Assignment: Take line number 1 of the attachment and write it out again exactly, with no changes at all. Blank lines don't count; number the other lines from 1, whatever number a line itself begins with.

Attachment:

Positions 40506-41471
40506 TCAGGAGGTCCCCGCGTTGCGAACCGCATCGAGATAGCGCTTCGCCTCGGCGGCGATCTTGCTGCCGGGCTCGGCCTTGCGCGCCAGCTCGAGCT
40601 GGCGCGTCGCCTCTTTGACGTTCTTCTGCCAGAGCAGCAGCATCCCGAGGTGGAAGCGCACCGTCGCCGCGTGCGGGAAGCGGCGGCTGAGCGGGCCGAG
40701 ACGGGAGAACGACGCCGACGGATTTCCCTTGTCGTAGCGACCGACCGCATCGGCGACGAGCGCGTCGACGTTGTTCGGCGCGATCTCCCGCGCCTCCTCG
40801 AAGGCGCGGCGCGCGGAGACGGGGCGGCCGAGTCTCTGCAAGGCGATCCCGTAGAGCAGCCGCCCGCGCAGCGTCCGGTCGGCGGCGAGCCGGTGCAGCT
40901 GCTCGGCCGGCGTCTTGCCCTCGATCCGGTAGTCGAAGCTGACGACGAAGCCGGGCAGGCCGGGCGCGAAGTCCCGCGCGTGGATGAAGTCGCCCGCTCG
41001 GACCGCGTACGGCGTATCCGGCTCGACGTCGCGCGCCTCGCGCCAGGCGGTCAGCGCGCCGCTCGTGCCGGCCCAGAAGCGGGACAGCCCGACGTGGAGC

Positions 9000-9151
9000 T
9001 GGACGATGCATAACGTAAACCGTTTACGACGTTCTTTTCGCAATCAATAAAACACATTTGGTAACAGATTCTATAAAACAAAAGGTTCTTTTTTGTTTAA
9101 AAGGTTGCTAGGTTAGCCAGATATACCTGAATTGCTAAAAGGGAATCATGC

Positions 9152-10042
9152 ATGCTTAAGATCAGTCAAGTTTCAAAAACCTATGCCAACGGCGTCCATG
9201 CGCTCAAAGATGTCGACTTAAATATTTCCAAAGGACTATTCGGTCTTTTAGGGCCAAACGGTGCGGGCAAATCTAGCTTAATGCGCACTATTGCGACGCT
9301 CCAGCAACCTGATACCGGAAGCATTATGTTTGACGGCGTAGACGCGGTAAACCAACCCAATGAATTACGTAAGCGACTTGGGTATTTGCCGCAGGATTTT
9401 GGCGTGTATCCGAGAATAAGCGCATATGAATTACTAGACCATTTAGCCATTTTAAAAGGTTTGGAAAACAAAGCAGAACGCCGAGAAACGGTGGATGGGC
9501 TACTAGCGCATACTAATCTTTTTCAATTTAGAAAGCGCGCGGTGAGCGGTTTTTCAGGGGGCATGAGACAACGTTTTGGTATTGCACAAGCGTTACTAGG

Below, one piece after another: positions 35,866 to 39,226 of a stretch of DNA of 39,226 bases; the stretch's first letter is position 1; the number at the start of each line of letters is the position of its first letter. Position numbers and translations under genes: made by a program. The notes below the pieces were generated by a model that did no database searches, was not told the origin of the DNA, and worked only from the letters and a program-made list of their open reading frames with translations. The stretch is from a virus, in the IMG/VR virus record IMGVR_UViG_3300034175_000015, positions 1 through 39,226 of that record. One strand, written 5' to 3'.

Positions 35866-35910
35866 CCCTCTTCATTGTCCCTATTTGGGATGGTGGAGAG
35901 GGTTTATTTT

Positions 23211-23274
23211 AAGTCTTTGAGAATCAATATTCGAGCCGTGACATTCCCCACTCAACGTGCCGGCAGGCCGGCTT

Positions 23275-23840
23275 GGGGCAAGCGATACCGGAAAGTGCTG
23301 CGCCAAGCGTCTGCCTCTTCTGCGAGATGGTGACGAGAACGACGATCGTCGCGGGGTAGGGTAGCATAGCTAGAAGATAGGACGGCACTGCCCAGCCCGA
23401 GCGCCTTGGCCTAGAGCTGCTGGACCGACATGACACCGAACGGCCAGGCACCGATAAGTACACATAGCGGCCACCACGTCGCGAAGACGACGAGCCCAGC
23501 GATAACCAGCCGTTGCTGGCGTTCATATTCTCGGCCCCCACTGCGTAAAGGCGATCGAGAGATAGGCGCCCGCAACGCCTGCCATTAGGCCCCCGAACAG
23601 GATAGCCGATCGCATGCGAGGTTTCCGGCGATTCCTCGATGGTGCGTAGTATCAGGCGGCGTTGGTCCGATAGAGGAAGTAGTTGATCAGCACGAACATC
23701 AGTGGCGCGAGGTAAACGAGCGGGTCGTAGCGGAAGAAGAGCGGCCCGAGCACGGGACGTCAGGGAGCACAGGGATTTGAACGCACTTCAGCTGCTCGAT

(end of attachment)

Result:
Positions 40506-41471